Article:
(725a) Injectable Hydrogels with Secondary Reinforcement for Regenerative Medicine | AIChE

(725a) Injectable Hydrogels with Secondary Reinforcement for Regenerative Medicine


Heilshorn, S. C. - Presenter, Stanford University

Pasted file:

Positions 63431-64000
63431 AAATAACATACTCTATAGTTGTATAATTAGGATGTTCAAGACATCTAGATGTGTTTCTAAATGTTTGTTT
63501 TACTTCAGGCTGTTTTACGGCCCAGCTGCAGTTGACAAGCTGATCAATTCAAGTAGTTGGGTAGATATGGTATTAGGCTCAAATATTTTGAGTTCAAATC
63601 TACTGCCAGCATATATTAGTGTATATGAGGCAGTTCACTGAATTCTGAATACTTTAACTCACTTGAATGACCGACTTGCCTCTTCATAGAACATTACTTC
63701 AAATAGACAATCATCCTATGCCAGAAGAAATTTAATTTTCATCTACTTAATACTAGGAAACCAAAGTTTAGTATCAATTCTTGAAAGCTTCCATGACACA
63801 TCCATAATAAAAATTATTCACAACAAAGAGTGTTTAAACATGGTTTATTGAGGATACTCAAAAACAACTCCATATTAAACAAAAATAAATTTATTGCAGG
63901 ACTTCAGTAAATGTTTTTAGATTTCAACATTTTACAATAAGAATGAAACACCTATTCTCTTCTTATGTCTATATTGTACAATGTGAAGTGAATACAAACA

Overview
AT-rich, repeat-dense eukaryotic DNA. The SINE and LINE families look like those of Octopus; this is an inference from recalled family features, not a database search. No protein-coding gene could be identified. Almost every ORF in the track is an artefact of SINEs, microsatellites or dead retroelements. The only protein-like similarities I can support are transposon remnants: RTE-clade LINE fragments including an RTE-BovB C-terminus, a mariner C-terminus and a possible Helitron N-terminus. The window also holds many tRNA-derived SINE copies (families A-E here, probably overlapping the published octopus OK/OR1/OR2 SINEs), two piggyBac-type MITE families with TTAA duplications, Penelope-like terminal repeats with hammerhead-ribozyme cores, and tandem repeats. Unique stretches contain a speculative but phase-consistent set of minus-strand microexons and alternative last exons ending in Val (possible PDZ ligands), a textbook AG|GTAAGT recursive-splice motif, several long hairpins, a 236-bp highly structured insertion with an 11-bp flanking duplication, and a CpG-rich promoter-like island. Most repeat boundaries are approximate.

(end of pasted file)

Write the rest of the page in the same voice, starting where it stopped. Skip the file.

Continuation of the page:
While injectable hydrogels are able to be surgically implanted in a minimally invasive way, they typically rely either on polymerization in situ, which is difficult to control in a surgical setting, or are designed to be shear-thinning, which results in mechanically weak gels with fast erosion rates. To address these limitations, we have designed several injectable double-network hydrogels that undergo two stages of crosslinking: the first stage provides cell protection during injection and rapid hydrogel self-healing, while the second stage reinforces the hydrogel in situ to minimize erosion and to provide a dynamic range of tunable mechanical properties. Several different types of crosslinking strategies and engineered biopolymers have been employed in these designs, which allows for customization for a variety of clinical regenerative medicine applications. In this talk, two newly designed double-network hydrogels will be discussed to demonstrate the range of design variables that can be used in these formulations. In the first formulation, the hydrogel undergoes ex situ chemical crosslinking through the formation of dynamic covalent hydrazone bonds by mixing two components together:  hydrazine-modified elastin-like polypeptide (ELP) and aldehyde-modified hyaluronic acid (HA). In situ at physiological temperature, secondary physical crosslinking occurs via thermoresponsive aggregation of ELP to reinforce the network, resulting in a hydrogel with viscoelastic, stress-relaxation behavior. In the second formulation, the hydrogel undergoes ex situ physical crosslinking through peptide-based molecular-recognition by mixing two components together: peptide-modified alginate and a protein-engineered, block-copolymer. In situ at physiological salinity, secondary crosslinking occurs via electrostatic interactions with divalent calcium ions. In both formulations, the injectable, shear-thinning networks provide encapsulated cells with mechanical protection during injection and significantly decreases membrane damage during transplantation by direct injection. These novel, double-network hydrogels combine the advantages of traditional physical and covalent crosslinking and have a wide tuning range of storage moduli (~ 50 to 5,000 Pa below 5 wt% polymer). These dynamically adaptable hydrogels will be useful in fundamental studies of cell mechanotransduction in response to viscoelastic, stress-relaxation properties and for injectable, minimally invasive, regenerative medicine applications.